The 21 best books to help you form a new habit this year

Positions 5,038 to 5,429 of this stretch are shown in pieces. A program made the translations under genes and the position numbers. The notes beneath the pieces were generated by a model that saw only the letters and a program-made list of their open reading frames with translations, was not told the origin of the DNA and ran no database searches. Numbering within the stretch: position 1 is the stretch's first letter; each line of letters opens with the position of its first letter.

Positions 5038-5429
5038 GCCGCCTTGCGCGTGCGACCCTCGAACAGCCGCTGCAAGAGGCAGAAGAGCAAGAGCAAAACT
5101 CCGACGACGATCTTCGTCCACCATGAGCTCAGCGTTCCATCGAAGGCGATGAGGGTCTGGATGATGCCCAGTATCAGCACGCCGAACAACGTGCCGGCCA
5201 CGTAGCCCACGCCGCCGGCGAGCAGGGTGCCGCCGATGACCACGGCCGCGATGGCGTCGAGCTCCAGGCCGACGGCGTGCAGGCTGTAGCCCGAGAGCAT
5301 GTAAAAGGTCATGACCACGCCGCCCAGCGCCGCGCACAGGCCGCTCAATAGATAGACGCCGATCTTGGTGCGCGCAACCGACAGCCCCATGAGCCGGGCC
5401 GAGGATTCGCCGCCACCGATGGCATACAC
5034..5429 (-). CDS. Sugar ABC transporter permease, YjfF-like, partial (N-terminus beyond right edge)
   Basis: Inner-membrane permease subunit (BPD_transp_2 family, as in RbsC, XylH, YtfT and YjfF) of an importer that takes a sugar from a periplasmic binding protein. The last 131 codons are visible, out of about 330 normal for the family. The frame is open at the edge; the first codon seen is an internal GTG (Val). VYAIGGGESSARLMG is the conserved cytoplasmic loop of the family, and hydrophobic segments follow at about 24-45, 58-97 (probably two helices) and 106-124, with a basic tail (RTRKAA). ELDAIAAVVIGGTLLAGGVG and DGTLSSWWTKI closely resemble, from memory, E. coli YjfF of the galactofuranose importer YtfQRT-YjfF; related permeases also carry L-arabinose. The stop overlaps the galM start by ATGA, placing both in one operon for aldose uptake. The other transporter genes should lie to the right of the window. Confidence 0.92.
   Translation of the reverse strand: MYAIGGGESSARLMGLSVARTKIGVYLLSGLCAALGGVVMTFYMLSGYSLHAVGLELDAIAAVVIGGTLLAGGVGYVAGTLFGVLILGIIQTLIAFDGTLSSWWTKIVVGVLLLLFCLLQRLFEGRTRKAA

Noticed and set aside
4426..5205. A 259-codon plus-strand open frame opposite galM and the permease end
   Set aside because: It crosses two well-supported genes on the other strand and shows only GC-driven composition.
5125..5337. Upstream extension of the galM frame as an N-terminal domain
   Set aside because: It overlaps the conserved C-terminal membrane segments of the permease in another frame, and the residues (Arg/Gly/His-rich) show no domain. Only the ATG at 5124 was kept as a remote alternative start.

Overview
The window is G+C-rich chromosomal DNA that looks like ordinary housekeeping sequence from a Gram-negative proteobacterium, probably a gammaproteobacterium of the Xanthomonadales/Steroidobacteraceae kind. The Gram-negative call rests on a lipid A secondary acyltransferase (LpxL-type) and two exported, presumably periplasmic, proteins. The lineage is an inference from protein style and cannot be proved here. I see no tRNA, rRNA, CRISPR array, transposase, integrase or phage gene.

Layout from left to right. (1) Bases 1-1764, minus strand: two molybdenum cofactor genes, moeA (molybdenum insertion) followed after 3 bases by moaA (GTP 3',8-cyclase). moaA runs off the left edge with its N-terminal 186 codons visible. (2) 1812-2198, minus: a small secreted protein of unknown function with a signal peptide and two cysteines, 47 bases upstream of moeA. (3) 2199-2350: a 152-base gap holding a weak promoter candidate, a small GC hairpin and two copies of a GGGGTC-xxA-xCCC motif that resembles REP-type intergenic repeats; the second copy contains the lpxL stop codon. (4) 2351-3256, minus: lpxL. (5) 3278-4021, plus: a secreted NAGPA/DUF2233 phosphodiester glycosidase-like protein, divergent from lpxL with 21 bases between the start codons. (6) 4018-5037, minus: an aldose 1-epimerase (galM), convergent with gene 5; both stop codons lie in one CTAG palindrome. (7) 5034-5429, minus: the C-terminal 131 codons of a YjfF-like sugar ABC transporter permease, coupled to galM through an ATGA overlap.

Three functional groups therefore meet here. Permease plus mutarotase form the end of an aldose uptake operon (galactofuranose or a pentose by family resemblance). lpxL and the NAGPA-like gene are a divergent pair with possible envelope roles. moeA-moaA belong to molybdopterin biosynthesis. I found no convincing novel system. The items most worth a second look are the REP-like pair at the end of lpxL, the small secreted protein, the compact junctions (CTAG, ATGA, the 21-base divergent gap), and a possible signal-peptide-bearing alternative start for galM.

Bestselling self-help books like "Atomic Habits," "The High 5 Habit," and "The Power of Habit" can help you reach your 2022 resolutions. Prices are accurate at the time of publication.When you buy through our links, Insider may earn an affiliate commission. Learn more.Bestselling self-help books like "Atomic Habits," "The High 5 Habit," and "The Power of Habit" can help you reach your 2022 resolutions.Amazon; Alyssa Powell/Insider A new year can be a great inspiration to make new changes in your life. Keeping your resolutions often means adopting lasting and impactful habits. These non-fiction self-help books and memoirs offer helpful perspectives on habit-forming. A new year is a great opportunity to create resolutions and goals for ourselves, but we all know resolutions can be hard to keep as the motivation and inspiration fades. To keep your resolutions and reach your goals, the best tactic is to form habits that will last throughout the year. There are plenty of great self-help books that can help you focus on breaking bad habits, building great ones, and keeping new habits long after the New Year's confetti has been cleaned up. 21 books that can help you form new habits and reach your 2022 goals:A helpful book to build good habits — and break bad onesAmazon"Atomic Habits" by James Clear, available at Amazon and Bookshop, from $11.98This bestselling self-help book outlines how habits are formed and the psychology of creating good habits and ditching bad ones to help readers reach their goals. With plenty of examples, helpful advice, and tips to keep your habits on track, this guide is informative and inspirational for readers to transform their habits and find lasting success.A deeper examination of how we form habitsAmazon"The Power of Habit" by Charles Duhigg, available at Amazon and Bookshop, from $10.95In "The Power of Habit," author Charles Duhigg draws upon a variety of anecdotes to demonstrate how the mastery of habits can transform our lives and help us reach great success in a short amount of time. Filled with research, academic studies, and interviews, this self-help book encourages readers to examine the roots of their current habits on a biological level in order to transform them in a lasting and impactful way.A book about adopting confidence as a habitAmazon"The High 5 Habit: Take Control of Your Life with One Simple Habit" by Mel Robbins, available at Amazon and Bookshop, from $16.66This personal development book encourages readers to adopt just one habit into their lives: Giving yourself a high-five. "The High 5 Habit" is about transforming your mindset to become your own greatest cheerleader and adopting habits that help you believe in yourself.An iconic book to help change your organizing habitsBookshop"The Life-Changing Magic of Tidying Up" by Marie Kondo, available at Amazon and Bookshop, from $8.58From famed Japanese cleaning consultant Marie Kondo, this book helps readers reset their organization and create new habits for keeping spaces clean and organized. With a little-by-little approach, Marie Kondo's decluttering techniques have inspired countless readers to pursue tidy homes through a change in perspective and organizational habits.A psychology book focused on our technology habitsAmazon"Digital Minimalism: Choosing a Focused Life in a Noisy World" by Cal Newport, available at Amazon and Bookshop, from $12.99This habit-transforming book focuses on readers' relationship with technology and social media to help reduce our negative habits associated with both. Aiming to help readers who wish to disconnect from the digital world, "Digital Minimalism" offers strategies to transform our technology-focused habits and reconnect with the natural world and relationships around us.A personal story to inspire new habits and changesBookshop"Can't Hurt Me" by David Goggins, available at Amazon and Bookshop, from $17.99"Can't Hurt Me" is an inspirational story that uses David Goggins' personal anecdotes to demonstrate how most people only utilize a fraction of their potential and how pushing beyond those mental barriers can unlock new levels of success. This passionate, bestselling book offers personal lessons to inspire readers to change their daily habits and conquer the self-imposed obstacles keeping them from achieving their goals.A book to help you change your habits in 30 daysAmazon"Do It for a Day: How to Make or Break Any Habit in 30 Days" by Mark Batterson, available at Amazon and Bookshop, from $14.99This productivity book challenges readers to make or break a new habit in 30 days, starting right now. By helping readers identify a meaningful, measurable, and maintainable change, this book can help you adopt daily habits step-by-step with helpful techniques to change your life in a long-lasting way.A self-help read about changing the habits of your mindsetBookshop"Mindset: The New Psychology of Success" by Carol S. Dweck, available at Amazon and Bookshop, from $8.55With decades of research behind her philosophy, Carol S. Dweck aims to teach readers that the key to success in any aspect of life is to adopt a growth mindset. With an introduction to the concept and helpful advice on how to apply a new mindset habit to your own life, this book offers simple insights to improve not only your personal mindset but that of your community or organization.A famous bestselling book about habitsAmazon"The 7 Habits of Highly Effective People" by Stephen R. Covey, available at Amazon and Bookshop, from $12.53This 1988 self-help book is still loved by readers today for its principle-centered approach for anyone seeking to change their habits to improve their career, relationships, or personal development. By examining the seven habits of "highly effective people," this book inspires readers to apply these habits to their own lives in practical ways to improve our character first, which will, in turn, affect our habits.A book of habits and lessons drawn from interviewsBookshop"Tools of Titans" by Tim Ferriss, available at Amazon and Bookshop, from $15.37Tim Ferriss is used to interviewing successful celebrities, business leaders, and athletes on his podcast. In this book, he draws the greatest and most universal tools and tactics these successful figures have used to reach great heights. Fascinating and explorative, "Tools of Titans" distills the best habits and life lessons for readers and teaches you how to apply them in order to improve your life.A book to refocus your energy into sustainable habitsAmazon"At Your Best: How to Get Time, Energy, and Priorities Working in Your Favor" by Carey Nieuwhof, available at Amazon and Bookshop, from $21.49"At Your Best" is loved for its practical approach to helping readers apply principles to managing stress, reducing distractions, and adopting sustainable habits into your work and personal life. This book recognizes the high rate of burnout that many people are experiencing and offers solutions to restructure your schedule, find healthy habits, and refocus your energy in a more productive and sustainable way.A book that begins with one simple habitBookshop"Make Your Bed: Little Things That Can Change Your Life...And Maybe the World" by William H. McRaven, available at Amazon and Bookshop, from $11.94Written by a Navy Admiral, this quick read explains the greatest lessons and habits William H. McRaven learned from his military career and how the simple habit of making your bed can change your life and even the world. Loved for its optimistic and conversational tone, this self-help book has practical advice and lessons that can be applied to any reader's life.A book that teaches the habits of monksAmazon"Think Like a Monk: Train Your Mind for Peace and Purpose Every Day" by Jay Shetty, available at Amazon and Bookshop, from $13After college, Jay Shetty traveled to India to become a monk. After three years of training, he returned home to London with countless lessons he used to coach his friends to achieve greater happiness and mindfulness. In this book, Shetty teaches readers how to overcome damaging habits and adopt ones that offer stress relief, improved communication, and greater overall happiness in their lives.A short but inspirational habit-changing readBookshop"Unfu*k Yourself: Get Out of Your Head and Into Your Life" by Gary John Bishop, available at Amazon and Bookshop, from $12.73Perfect for readers who find their greatest obstacles are themselves, this motivational and funny book aims to help readers confront the excuses they make and adopt habits to change their lives for good. A quick read full of actionable lessons, this read is a straightforward message about changing your habits, your mentality, and your life.A read to create meaningful habitsBookshop"Four Thousand Weeks: Time Management for Mortals" by Oliver Burkeman, available at Amazon and Bookshop, from $24.84This productivity book begins by analyzing our obsession with time, time management, "life hacking," and efficiency. With philosophical principles, this productivity book encourages readers to shift habits from a productivity focus to a meaningful focus in order to adopt healthier habits that help us make the most of our lives.A book about a simple habitAmazon"The Checklist Manifesto: How to Get Things Right" by Atul Gawande, available at Amazon and Bookshop, from $8.97While many other books offer complex productivity "hacks," this self-help book focuses on the simple habit of making a checklist. With interesting anecdotes and helpful tips, this book hopes to inspire readers to adopt a simple checklist habit to improve their lives.A productivity book to build focused habitsBookshop"Deep Work: Rules for Focused Success in a Distracted World" by Cal Newport, available at Amazon and Bookshop, from $14.99In this two-part self-help read, Cal Newport first presents an argument for the benefits of a deep work ethic and then offers four habits you can adopt to help focus on cognitively demanding tasks. Relevant in our email- and social media-saturated world, this habit-forming book is perfect for readers who struggle to avoid distractions at work.A unique and engaging read about a proven habit frameworkBookshop"Make Time: How to Focus on What Matters Every Day" by Jake Knapp and John Zeratsky, available at Amazon and Bookshop, from $21.49"Make Time" was written by two former Silicon Valley tech designers who tested countless habits and routines to find what was most effective in helping them achieve success. In this engaging read, they offer a four-step habit framework readers can apply to each day not to manage our time better, but to ensure we are making time for the most important things.The cumulative research of a year of habit-changing experimentsAmazon"The Productivity Project: Accomplishing More by Managing Your Time, Attention, and Energy" by Chris Bailey, available at Amazon and Bookshop, from $14.49"The Productivity Project" is the result of the author's year-long experiment to find the best productivity habits that actually improved the quality and quantity of his work. From changing his sleep habits to the amount of time he spent on his phone, this productivity book is the culmination of a year's research and the 25 best habits the author found to increase his productivity.A reference to help form a bullet journaling habitAmazon"The Bullet Journal Method: Track the Past, Order the Present, Design the Future" by Ryder Carroll, available at Amazon and Barnes & Noble, $21.99In this personal development read, the author encourages readers to adopt a habit of bullet journaling to organize tasks, track the past, and create actionable steps to reach future goals. While bullet journals can absolutely be a creative outlet as well, this book offers a go-to structure to help create a useful bullet journal that can help you focus on what needs to be done. A self-help read for stress-free habit changesBookshop"Getting Things Done: The Art of Stress-Free Productivity" by David Allen, available at Amazon and Bookshop, from $10.25"Getting Things Done" recognizes the stress that is often associated with the pressures of productivity and aims to help readers relax in order to organize their thoughts and achieve greater potential. With new habits to help readers plan, delegate, and overcome the feeling of being overwhelmed, this book can help them transform their habits instead of adding on new ones.Read the original article on Business Insider.....»»